A few weeks ago Digital Home ran a post called New ExpressVu HD Receivers Expected By July that was a bit of a scoop for them. It included detailed information from internal Bell communications.
In a March bulletin, Bell informed its dealers that it would be introducing brand new ‘MPEG4’ receivers in July 2007. Dish Network currently has several HD receivers that can decode MPEG4 for sale in the U.S. including the VIP 211 and the VIP611. It is our belief the new ExpressVu receivers will be re-branded DISH VIP211 and VIP611 receivers. Digital Home will post further details and pricing information when ExpressVu formally announces the new receivers. In the interim here is a brief overview of the Echostar receivers.
Bell threatened to pull all advertising from the site if owner Hugh Thompson did not remove the article. Thompson refused saying it was accurate reportage and the next day Bell pulled their ads.
Yesterday, I was contacted by a press relations representative from Bell Canada and was informed that Bell Canada “might” pull its advertising from Digital Home Canada if the article was not removed from the Digital Home site. The PR representative explained the request came from Pat Button, the Vice President of Marketing at ExpressVu. The representative said Mr. Button had seen the article and demanded it be taken down from the site because it was having a negative impact on dealer sales. The representative also said that it was impossible for Bell to be releasing new HD receivers this year because a Request for Proposal (RFP) for the receivers had not even been issued by ExpressVu. These comments were in direct contrast with information that I had received from multiple ExpressVu dealers which I shared with Bell and asked them comment on.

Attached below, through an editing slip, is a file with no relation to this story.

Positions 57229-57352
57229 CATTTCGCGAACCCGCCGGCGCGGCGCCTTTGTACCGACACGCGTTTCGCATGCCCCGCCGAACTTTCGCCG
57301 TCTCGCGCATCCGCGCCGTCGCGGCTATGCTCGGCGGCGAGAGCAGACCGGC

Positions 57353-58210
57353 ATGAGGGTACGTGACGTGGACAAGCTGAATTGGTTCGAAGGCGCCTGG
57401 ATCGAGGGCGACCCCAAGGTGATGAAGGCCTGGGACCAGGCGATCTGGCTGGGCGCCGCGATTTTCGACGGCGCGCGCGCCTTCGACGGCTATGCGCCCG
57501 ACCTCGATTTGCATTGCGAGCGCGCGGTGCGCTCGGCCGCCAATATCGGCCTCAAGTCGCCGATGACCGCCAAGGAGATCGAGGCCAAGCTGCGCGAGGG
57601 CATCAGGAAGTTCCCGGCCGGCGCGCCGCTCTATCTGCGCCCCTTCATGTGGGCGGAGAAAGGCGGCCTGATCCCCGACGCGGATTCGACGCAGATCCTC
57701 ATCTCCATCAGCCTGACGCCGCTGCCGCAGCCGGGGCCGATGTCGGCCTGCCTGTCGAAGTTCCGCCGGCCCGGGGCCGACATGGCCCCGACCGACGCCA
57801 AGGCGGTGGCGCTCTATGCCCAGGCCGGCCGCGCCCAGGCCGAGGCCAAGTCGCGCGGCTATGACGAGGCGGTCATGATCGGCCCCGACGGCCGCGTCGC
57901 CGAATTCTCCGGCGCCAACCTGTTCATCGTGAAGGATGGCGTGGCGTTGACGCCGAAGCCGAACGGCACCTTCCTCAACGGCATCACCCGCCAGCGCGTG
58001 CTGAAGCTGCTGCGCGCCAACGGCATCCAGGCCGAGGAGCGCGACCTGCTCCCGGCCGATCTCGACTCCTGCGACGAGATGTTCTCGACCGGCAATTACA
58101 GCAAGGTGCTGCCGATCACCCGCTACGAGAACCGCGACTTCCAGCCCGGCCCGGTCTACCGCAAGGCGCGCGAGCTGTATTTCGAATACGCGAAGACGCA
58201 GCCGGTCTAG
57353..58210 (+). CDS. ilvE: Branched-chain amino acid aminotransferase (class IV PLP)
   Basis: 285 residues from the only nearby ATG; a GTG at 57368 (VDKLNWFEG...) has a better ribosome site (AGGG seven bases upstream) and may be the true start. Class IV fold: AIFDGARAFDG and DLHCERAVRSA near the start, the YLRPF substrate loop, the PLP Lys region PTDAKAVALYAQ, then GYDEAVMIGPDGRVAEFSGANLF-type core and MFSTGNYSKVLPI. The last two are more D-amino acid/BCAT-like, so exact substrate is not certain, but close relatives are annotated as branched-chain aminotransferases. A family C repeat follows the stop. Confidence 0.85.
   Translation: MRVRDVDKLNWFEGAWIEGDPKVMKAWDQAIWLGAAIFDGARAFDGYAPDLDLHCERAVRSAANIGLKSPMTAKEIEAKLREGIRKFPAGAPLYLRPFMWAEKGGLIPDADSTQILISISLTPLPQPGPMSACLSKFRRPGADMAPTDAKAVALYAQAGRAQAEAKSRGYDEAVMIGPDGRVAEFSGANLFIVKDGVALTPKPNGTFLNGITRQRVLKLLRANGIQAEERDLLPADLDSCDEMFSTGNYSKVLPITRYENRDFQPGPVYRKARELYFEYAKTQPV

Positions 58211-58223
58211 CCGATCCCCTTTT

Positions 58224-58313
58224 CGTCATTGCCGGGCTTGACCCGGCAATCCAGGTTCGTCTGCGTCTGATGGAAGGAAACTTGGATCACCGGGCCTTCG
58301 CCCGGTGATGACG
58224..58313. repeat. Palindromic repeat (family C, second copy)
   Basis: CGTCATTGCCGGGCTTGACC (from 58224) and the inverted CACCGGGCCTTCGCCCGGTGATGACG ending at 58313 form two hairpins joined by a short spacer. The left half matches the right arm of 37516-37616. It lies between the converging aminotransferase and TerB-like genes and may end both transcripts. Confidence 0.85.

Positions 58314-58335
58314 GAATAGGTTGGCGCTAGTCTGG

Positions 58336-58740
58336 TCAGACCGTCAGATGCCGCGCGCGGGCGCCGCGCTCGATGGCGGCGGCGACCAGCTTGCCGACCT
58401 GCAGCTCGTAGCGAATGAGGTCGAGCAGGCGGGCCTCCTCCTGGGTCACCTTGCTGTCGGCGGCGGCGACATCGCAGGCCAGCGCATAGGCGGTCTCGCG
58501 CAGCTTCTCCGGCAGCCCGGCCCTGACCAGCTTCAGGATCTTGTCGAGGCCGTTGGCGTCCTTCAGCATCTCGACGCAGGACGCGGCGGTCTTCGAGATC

What makes this more than another marketing exec getting his hair mussed up by a leaked announcement is the fact that the site in question is an online forum that is primarily driven by reader generated content. Repeat after me folks - online communities are NOT a good bunch to pick a fight with.
We haven't asked your opinions on an email campaign in a while so I thought I'd put forward this message that hit my inbox earlier this week. Take a look and add your thoughts on what they did right and where they missed the mark.
Way back in March of 2006 I raved about Campaign Monitor's A Guide To CSS Support in Email so I was thrilled to see that they've done a follow up for 2007 called, appropriately, A Guide to CSS Support in Email: 2007 Edition
It's been just over 12 months since I posted our original Guide to CSS Support in Email and quite a bit has changed since. Sadly, the most significant of these changes was in the wrong direction, with Microsoft's recent decision to use the Word rendering engine instead of Internet Explorer in Outlook 2007. We've written plenty about it already including an explanation of the reasoning behind it. More on its impact on CSS support later.
It hasn't all been doom and gloom though, a number of vendors have maintained or improved their support for CSS, especially in the web-based email environment. The new Yahoo! Mail looks very promising and the old Hotmail will be making way for the new Windows Live Mail in the coming months. Desktop based apps tend to move a little slower and not a great deal has changed on that front, but traditionally they've been the best performers anyway. This year we added Outlook 2007, the new Yahoo! Mail and Mozilla Thunderbird for the Mac to our test suite, and also noticed some subtle changes in others.
If you are interested in what you can and cannot do in email formatting you really need to read this and bookmark it for future reference.
Today's QotD stems from a previous post on touching your customers, and incentive programs. There are many different credit cards and services which you can subscribe to, catering to your shopping habits and needs. Today's QotD is